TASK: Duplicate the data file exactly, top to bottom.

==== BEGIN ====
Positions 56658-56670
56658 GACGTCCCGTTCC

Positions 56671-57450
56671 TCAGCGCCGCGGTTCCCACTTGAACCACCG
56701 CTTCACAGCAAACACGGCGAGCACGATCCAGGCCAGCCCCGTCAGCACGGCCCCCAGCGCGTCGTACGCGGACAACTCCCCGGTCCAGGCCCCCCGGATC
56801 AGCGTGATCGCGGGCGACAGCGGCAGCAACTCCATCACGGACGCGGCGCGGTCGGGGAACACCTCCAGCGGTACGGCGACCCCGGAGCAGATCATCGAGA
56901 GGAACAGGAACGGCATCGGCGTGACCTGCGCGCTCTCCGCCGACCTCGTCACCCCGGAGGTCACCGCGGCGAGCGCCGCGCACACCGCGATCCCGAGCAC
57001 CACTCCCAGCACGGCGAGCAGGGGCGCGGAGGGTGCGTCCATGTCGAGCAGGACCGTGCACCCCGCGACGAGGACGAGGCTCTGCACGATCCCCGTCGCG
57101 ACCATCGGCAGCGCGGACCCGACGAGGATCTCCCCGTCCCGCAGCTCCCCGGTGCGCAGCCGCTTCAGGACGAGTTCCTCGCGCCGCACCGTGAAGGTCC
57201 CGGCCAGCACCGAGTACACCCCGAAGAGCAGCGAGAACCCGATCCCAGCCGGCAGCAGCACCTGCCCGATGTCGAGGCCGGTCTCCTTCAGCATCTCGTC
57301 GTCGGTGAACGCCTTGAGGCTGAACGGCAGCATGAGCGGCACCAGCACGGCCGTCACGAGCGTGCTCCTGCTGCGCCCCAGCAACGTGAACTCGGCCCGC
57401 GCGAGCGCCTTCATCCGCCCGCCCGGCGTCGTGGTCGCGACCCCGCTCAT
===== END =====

Positions 56658-56670
56658 GACGTCCCGTTCC

Positions 56671-57450
56671 TCAGCGCCGCGGTTCCCACTTGAACCACCG
56701 CTTCACAGCAAACACGGCGAGCACGATCCAGGCCAGCCCCGTCAGCACGGCCCCCAGCGCGTCGTACGCGGACAACTCCCCGGTCCAGGCCCCCCGGATC
56801 AGCGTGATCGCGGGCGACAGCGGCAGCAACTCCATCACGGACGCGGCGCGGTCGGGGAACACCTCCAGCGGTACGGCGACCCCGGAGCAGATCATCGAGA
56901 GGAACAGGAACGGCATCGGCGTGACCTGCGCGCTCTCCGCCGACCTCGTCACCCCGGAGGTCACCGCGGCGAGCGCCGCGCACACCGCGATCCCGAGCAC
57001 CACTCCCAGCACGGCGAGCAGGGGCGCGGAGGGTGCGTCCATGTCGAGCAGGACCGTGCACCCCGCGACGAGGACGAGGCTCTGCACGATCCCCGTCGCG
57101 ACCATCGGCAGCGCGGACCCGACGAGGATCTCCCCGTCCCGCAGCTCCCCGGTGCGCAGCCGCTTCAGGACGAGTTCCTCGCGCCGCACCGTGAAGGTCC
57201 CGGCCAGCACCGAGTACACCCCGAAGAGCAGCGAGAACCCGATCCCAGCCGGCAGCAGCACCTGCCCGATGTCGAGGCCGGTCTCCTTCAGCATCTCGTC
57301 GTCGGTGAACGCCTTGAGGCTGAACGGCAGCATGAGCGGCACCAGCACGGCCGTCACGAGCGTGCTCCTGCTGCGCCCCAGCAACGTGAACTCGGCCCGC
57401 GCGAGCGCCTTCATCCGCCCGCCCGGCGTCGTGGTCGCGACCCCGCTCAT